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ELECTROMAGNETIC

FIELDS

Overview of

Electrostatics: Electrostatic

Potential; Charge Dipole;

Visualization of Electric Fields;

Potentials; Gauss’s Law and

Applications;

February 7, 2010 3

Electrostatic Potential of

a Point Charge at the

r Origin r

Q

V ( r ) = − ∫ E ⋅ d l = − ∫ aˆ r ⋅ aˆ r dr ′

4π ε0 ( r ′)

2

∞ ∞

∞

Q dr ′ Q

= ∫

4π ε0 r ( r ′) 2

=

4π ε0 r

P

r

spherically symmetric

Q

February 7, 2010 3

Electrostatic Potential

Resulting from Multiple

Point Charges

R2

Q2 P(R,θ ,φ )

r′2 r R1

Q1

n

r ′1 Qk

V (r) = ∑

k =1 4π ε

0 Rk

O

No longer spherically symmetric!

February 7, 2010 3

Electrostatic Potential

Resulting from Continuous

Charge Distributions

1 qel ( r ′) dl ′

V (r) =

4π ε0 L∫′

⇐ line charge

R

1 qes ( r ′) ds′

V (r) = ∫ ⇐ surface charge

4π ε0 S ′ R

1 qev ( r ′) dv′

V (r) = ∫ ⇐ volume charge

4π ε0 V ′ R

February 7, 2010 3

Charge Dipole

An electric charge dipole consists of a pair of equal and opposite point

charges separated by a small distance (i.e., much smaller than the

distance at which we observe the resulting field).

+Q -Q

d

February 7, 2010 3

2010 3 . Dipole Moment • Dipole moment p is a measure of the strength of the dipole and indicates its direction +Q p = Qd d p is in the direction from the negative point charge to the positive point -Q charge February 7.

Electrostatic Potential Due to Charge Dipole P observation z point R+ +Q r R− d/2 p = aˆ z Qd d/2 θ -Q February 7. 2010 3 .

Electrostatic Potential Due to Charge Dipole (Cont’d) Q Q V ( r ) = V ( r . 2010 3 .θ ) = − 4π ε0 R+ 4π ε0 R− cylindrical symmetry February 7.

2010 3 . Electrostatic Potential Due to Charge Dipole (Cont’d) P R+ r d/2 θ R− d/2 R+ = r + (d / 2) − rd cos θ 2 2 R− = r + (d / 2) + rd cos θ 2 2 February 7.

Electrostatic Potential Due to Charge Dipole in the Far-Field • assume R>>d • zeroth order approximation: not good R+ ≈ R enough! V ≈0 R− ≈ R February 7. 2010 3 .

2010 3 . Electrostatic Potential Due to Charge Dipole in the Far- Field (Cont’d) • first order approximation from geometry: R+ d R+ ≈ r − cos θ 2 θ r d d/2 R− ≈ r + cos θ R− 2 d/2 lines approximately parallel February 7.

2010 3 . x << 1 1 1 d ≈ 1 − cos θ R− r 2r February 7. Electrostatic Potential Due to Charge Dipole in the Far- Field (Cont’d) • Taylor series approximation: −1 −1 1 d 1 d = r − cos θ = 1 − cos θ R+ 2 r 2r 1 d ≈ 1 + cos θ r 2r Recall : (1 + x ) n ≈ 1 + nx.

Electrostatic Potential Due to Charge Dipole in the Far-Field (Cont’d) Q d cos θ d cos θ V ( r . 2010 3 .θ ) ≈ 1 + − 1 − 4π ε0 r 2r 2r Qd cos θ = 4π ε0 r 2 February 7.

Electrostatic Potential Due to Charge Dipole in the Far-Field (Cont’d) • In terms of the dipole moment: 1 p ⋅ aˆ r V≈ 4π ε0 r 2 February 7. 2010 3 .

Electric Field of Charge Dipole in the Far-Field ∂V 1 ∂V E = −∇ V = − aˆ r + aˆθ ∂r r ∂θ Qd ≈ [ ˆ a r 2 cos θ + ˆ a θ sin θ ] 4π ε0 r 3 February 7. 2010 3 .

Faraday’s Experiment charged sphere (+Q) + + + metal + insulator February 7. 2010 3 .

Faraday’s Experiment (Cont’d) Two concentric conducting spheres are separated by an insulating material. The inner sphere is charged to +Q. 2010 3 . February 7. The outer sphere is grounded momentarily. The charge on the outer sphere is found to be -Q. The outer sphere is initially uncharged.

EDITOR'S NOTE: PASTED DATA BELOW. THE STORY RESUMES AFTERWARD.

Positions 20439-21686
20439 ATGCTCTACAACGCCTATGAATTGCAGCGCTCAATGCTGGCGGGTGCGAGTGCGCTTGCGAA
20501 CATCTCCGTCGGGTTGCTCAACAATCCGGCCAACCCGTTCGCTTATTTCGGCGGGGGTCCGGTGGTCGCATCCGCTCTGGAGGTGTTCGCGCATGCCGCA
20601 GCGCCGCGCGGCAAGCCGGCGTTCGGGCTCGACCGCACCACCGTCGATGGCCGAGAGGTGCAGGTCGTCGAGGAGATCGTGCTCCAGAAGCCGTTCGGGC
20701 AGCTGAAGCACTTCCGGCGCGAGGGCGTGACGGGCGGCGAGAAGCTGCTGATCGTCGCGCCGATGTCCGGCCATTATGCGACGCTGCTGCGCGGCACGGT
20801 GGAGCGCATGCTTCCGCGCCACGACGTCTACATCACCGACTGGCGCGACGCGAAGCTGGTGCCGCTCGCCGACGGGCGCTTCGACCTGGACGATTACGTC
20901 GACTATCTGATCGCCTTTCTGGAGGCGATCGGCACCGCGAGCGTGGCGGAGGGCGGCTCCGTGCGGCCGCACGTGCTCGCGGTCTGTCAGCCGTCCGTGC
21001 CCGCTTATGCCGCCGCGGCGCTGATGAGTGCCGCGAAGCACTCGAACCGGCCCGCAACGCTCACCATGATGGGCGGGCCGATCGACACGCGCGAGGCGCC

2010 3 . February 7. Faraday’s Experiment (Cont’d) Faraday concluded there was a “displacement” from the charge on the inner sphere through the inner sphere through the insulator to the outer sphere. independent of the insulating material and the size of the spheres. The electric displacement (or electric flux) is equal in magnitude to the charge that produces it.

Electric Displacement (Electric Flux) +Q -Q February 7. 2010 3 .

2010 3 . D. In free space the relationship between flux density and electric field is D = ε0 E February 7. Electric (Displacement) Flux Density The density of electric displacement is the electric (displacement) flux density.

Electric (Displacement) Flux Density (Cont’d) The electric (displacement) flux density for a point charge centered at the origin is Q D = aˆ r 4π r 2 February 7. 2010 3 .

” ∫ S D ⋅ d s = Qencl February 7. 2010 3 . Gauss’s Law Gauss’s law states that “the net electric flux emanating from a close surface S is equal to the total charge contained within the volume V bounded by that surface.

Gauss’s Law (Cont’d) S By convention. February 7. Since volume charge density is the most Qencl = ∫ qev dv general. we can always write V Qencl in this way. 2010 3 . ds ds is taken to be outward V from the volume V.

2010 3 . Applications of Gauss’s Law Gauss’s law is an integral equation for the unknown electric flux density resulting from a given charge distribution. known ∫ S D ⋅ d s = Qencl unknown February 7.

for certain symmetric charge distributions closed form solutions to Gauss’s law can be obtained. solutions to integral equations must be obtained using numerical techniques. Applications of Gauss’s Law (Cont’d) In general. However. February 7. 2010 3 .

2010 3 . February 7. Applications of Gauss’s Law (Cont’d) Closed form solution to Gauss’s law relies on our ability to construct a suitable family of Gaussian surfaces. A Gaussian surface is a surface to which the electric flux density is normal and over which equal to a constant value.

2010 3 . Electric Flux Density of a Point Charge Using Gauss’s Law Consider a point charge at the origin: Q February 7.